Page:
Simplon Kimplon Kiaro Disc road bike review

The Kimplon Kiaro Disc is a very accomplished bike, which combines a comfortable ride with race bike-like handling, says Warren Rossiter

Our rating 
4.0 out of 5 star rating 4.0
£4,406
Credit: Robert Smith

This review was first published on our sister site Bike Radar

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You’d be forgiven for not knowing much about this Austrian brand, which started life as a family bike shop back in 1930, with the name referencing the 2,005m-high Simplon Pass.

The Kiaro Disc was designed around what the engineering team call ‘comfort concept’. This consists of manipulating the hi-mod carbon fibres with the frame to offer compliance where needed and stiffness in critical areas dealing with load – i.e. the head tube for steering duties and the bottom bracket for pedalling forces. Elsewhere, the tube shapes have been manipulated to offer vertical flex.

It’s easiest seen in the top tube, which tapers from a wedge-like profile at the head tube to an almost flat, almond-like shape in the centre before broadening a little at the seat tube junction. The junction is designed to allow vertical flex in both top tube and the stays – so the seat tube is designed to allow fore and aft movement.

The seatstays bow with a flattened profile and the compact front triangle leaves plenty of exposed seatpost. Up front, the fork is slickly integrated into the head tube as a nod to aerodynamics and the cable routing is neatly internalised through the headset and head tube, again giving the bike an aero edge. The fork is slender in profile and the dropouts, named ‘raptor’ by Simplon, are rear-offset, which means that the fork fibre path is elongated; by offsetting the axle away from a direct path to the rider it lengthens the path vibration has to take, thus reducing the fatiguing impact on the rider. So, while the Kiaro Disc may look simple, there’s actually a lot going on underneath the understated skin.

REAL SPARK

The ride position on our 58cm bike is classic endurance stuff. A 608mm stack is on the lower end of things, while the 387mm reach is spot on for comfortable, yet sporty ergonomics. The 8kg weight makes it the lightest on test and there are smart choices on the build. The DT Swiss ER1400 wheels may not have the glamour of carbon but the alloy rims are built onto Dicut 240 hubs with DT Swiss’ lightweight 240 internals. The rim itself is tubeless-ready and a 20mm-wide pair would set you back around £800. They’re shod with Schwalbe Pro One tubeless tyres (set up tubeless) in 28c and they roll superbly and add real spark to the Kiaro, especially on the climbs where the Kiaro outshines the competition.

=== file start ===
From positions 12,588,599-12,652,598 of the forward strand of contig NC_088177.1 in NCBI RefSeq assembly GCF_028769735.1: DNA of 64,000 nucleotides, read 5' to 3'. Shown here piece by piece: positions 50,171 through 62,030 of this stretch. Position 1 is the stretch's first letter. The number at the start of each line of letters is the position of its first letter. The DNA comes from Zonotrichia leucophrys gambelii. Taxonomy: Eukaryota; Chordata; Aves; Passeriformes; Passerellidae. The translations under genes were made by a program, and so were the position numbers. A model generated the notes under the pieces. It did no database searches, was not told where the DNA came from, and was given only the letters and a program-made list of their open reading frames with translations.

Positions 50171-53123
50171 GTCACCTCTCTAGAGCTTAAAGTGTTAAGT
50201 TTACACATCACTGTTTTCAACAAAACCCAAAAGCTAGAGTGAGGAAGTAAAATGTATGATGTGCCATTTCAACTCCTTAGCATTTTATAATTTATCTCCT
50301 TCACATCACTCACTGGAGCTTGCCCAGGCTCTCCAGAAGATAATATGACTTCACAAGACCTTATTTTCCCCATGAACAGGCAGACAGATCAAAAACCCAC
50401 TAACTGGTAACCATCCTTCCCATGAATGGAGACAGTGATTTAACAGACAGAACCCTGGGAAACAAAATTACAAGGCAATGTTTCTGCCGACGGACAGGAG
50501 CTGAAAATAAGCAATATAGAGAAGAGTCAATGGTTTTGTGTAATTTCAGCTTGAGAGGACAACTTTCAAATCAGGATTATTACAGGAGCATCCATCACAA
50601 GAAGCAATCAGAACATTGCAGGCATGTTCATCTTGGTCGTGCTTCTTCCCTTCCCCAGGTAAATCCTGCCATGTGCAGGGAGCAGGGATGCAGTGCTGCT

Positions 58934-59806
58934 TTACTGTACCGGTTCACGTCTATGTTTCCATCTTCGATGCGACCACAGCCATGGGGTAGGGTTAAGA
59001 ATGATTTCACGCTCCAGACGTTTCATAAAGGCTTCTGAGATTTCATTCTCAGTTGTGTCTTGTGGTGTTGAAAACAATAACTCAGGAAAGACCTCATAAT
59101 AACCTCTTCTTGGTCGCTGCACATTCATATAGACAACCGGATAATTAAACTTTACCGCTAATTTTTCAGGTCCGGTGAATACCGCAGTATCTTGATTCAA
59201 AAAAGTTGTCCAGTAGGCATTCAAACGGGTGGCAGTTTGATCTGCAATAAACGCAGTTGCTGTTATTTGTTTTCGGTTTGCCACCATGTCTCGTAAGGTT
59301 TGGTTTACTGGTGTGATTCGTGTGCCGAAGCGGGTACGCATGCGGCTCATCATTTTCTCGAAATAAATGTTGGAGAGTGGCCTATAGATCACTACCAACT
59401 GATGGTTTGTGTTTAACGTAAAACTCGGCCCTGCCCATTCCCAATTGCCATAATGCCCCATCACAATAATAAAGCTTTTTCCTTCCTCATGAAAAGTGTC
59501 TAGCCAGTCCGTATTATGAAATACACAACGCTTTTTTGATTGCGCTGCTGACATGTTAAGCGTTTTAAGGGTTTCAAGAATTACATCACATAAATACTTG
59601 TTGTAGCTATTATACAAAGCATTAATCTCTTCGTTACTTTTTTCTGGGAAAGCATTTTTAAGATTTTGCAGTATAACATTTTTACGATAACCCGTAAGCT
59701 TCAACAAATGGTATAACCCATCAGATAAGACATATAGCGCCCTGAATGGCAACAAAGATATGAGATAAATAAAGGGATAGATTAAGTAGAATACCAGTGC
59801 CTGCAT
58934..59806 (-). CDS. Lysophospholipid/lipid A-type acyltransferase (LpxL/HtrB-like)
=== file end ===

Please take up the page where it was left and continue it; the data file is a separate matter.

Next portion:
The slightly forward position,
due to the steep 75° seat angle, means you’re over the cranks and efficiently pushing power through the pedals. The Kiaro rewards hard efforts, especially out of the saddle, and once you’ve crested a climb it’s a confident descender, too.

Equipment wise, the Kiaro can’t quite offer the value for money of Giant’s Defy, but there’s nothing here we ever felt the need to change beyond the decent (but not our personal choice) Selle Italia SLR saddle. It’s comfortable enough with generous padding where you need it and the slender profile is a good fit but the shape is a little flatter than we usually prefer. That aside, the wheel and tyre package is excellent and puts the more expensive Roubaix to shame, the dedicated carbon seatpost offers